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Research indicates improved skin tone calibration can raise face biometrics accuracy

Research indicates improved skin tone calibration can raise face biometrics accuracy
 

Skin tone is not just Black and white. It is also not quite what camera calibration systems represent it as, which appears to be a contributing factor in demographic differentials or bias within face biometric systems.

Yevgeniy Sirotin, technical director of the Identity and Data Sciences Lab at The Maryland Test Facility, presented these findings in a presentation at last week’s IFPC 2022 event.

The presentation ‘Assessing variation in human skin tone to inform face recognition system design’ is based on research conducted in collaboration with Arun Vemury, who is the lead at the Biometric and Identity Technology Center within the Department of Homeland Service’s Science and Technology Directorate.

At the 2021 Biometric Technology Rally, the top performing systems identified more than 98 percent of people in each demographic group. The median system, however, failed to reach the targeted 95 percent threshold for accuracy in identifying volunteers with darker skin. The median system correctly identified 97 percent of people with lighter skin, but only 93 percent of those with darker skin.

The system with the worst performance was accurate for people with dark skin 10 percent less of the time.

MdTF began measuring facial skin tone about three years ago using a calibrated device, a DSM III Colormeter from Cortex Technology.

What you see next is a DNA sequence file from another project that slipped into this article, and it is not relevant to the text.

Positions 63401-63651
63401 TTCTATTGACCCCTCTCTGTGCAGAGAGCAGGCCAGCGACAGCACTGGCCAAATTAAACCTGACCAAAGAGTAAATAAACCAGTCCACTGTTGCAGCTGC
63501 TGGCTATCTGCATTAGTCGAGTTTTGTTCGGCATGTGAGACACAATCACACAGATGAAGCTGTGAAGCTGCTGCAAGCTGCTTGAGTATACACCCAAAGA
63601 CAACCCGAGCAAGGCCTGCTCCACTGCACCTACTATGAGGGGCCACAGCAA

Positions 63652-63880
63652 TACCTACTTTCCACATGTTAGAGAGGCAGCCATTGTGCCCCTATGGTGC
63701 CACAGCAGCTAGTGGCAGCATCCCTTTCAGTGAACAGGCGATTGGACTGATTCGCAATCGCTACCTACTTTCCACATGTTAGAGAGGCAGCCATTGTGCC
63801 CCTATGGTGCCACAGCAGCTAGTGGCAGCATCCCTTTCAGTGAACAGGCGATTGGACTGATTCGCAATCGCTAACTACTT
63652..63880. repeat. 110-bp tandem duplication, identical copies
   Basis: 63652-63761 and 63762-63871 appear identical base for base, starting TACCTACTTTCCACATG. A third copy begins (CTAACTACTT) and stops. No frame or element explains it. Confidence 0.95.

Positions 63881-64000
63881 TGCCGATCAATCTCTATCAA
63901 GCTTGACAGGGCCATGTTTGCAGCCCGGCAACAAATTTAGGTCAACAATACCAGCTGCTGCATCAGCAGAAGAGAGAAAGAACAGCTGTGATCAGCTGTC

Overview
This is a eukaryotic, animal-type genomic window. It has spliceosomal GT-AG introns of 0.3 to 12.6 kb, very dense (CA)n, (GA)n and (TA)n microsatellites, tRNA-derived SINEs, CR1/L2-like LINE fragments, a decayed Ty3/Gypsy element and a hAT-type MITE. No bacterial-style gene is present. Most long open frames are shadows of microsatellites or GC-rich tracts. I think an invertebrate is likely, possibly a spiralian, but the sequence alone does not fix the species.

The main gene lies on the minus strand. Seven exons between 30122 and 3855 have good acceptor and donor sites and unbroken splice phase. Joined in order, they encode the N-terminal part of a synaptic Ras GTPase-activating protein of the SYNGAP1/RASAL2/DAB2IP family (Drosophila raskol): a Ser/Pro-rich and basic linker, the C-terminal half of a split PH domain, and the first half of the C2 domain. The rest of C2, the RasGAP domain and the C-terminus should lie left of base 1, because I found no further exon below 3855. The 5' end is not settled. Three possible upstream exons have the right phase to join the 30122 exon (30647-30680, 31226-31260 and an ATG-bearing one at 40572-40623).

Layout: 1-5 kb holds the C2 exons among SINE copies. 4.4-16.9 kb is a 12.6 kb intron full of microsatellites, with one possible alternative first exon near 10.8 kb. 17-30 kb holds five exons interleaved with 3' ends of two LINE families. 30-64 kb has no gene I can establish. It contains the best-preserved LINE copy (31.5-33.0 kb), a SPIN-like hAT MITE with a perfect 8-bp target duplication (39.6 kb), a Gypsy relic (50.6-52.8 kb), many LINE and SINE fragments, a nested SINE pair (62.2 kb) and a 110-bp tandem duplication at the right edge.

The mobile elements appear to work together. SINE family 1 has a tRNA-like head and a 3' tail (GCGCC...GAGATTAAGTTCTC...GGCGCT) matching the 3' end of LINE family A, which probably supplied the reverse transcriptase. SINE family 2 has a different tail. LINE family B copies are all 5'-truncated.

Sirotin explained how those measurements work, and how it is normalized for human perception. Most people’s skin is measured with lightness values between about 23 and 66.

Race is often self-reported, so the researchers examined the relationship between lightness of skin tone and self-reported race. While people identifying as white tend to have skin lightness of 50 or higher, people identifying as Black or African-American ranged broadly, with many over 50.

Sirotin and Vemury found that rank one mated scores tend to be lower for people with darker skin, but the difference is not seen among people who self-report as white. Sirotin notes that the difference may come from algorithms, but could also be due to poor image quality.

He delves into how cameras are calibrated for color. One popular tool, for instance, provides 24 or 48 sample colors, two or five of which (respectively) are labeled as being for human skin tones. In the latter case, two of the five do not fit into the cluster of lightness values represented among the thousands of volunteers in the Biometrics Rally. Even beyond this strange alignment, the coverage of the calibration tool is uneven.

Google’s Monk Scale was similarly found to include several skin tones that are too light, and another that is too dark, to represent real people.

Sirotin suggests that a data-driven approach may yield better calibration tools.

Perhaps unsurprisingly, given the above, a series of images of a single person taken on the same day in the same lighting, but with different biometric sensors, shows lightness measured anywhere between 30 and 71.

Facial recognition systems engineered to take quality images for people across the full range of skin tones, perhaps with the help of better color targets, will improve their effectiveness, Sirotin concludes.

Crayola, it turns out, has done a solid job representing actual skin-tones in its crayons.  The engineering task, then, is hardly insurmountable.

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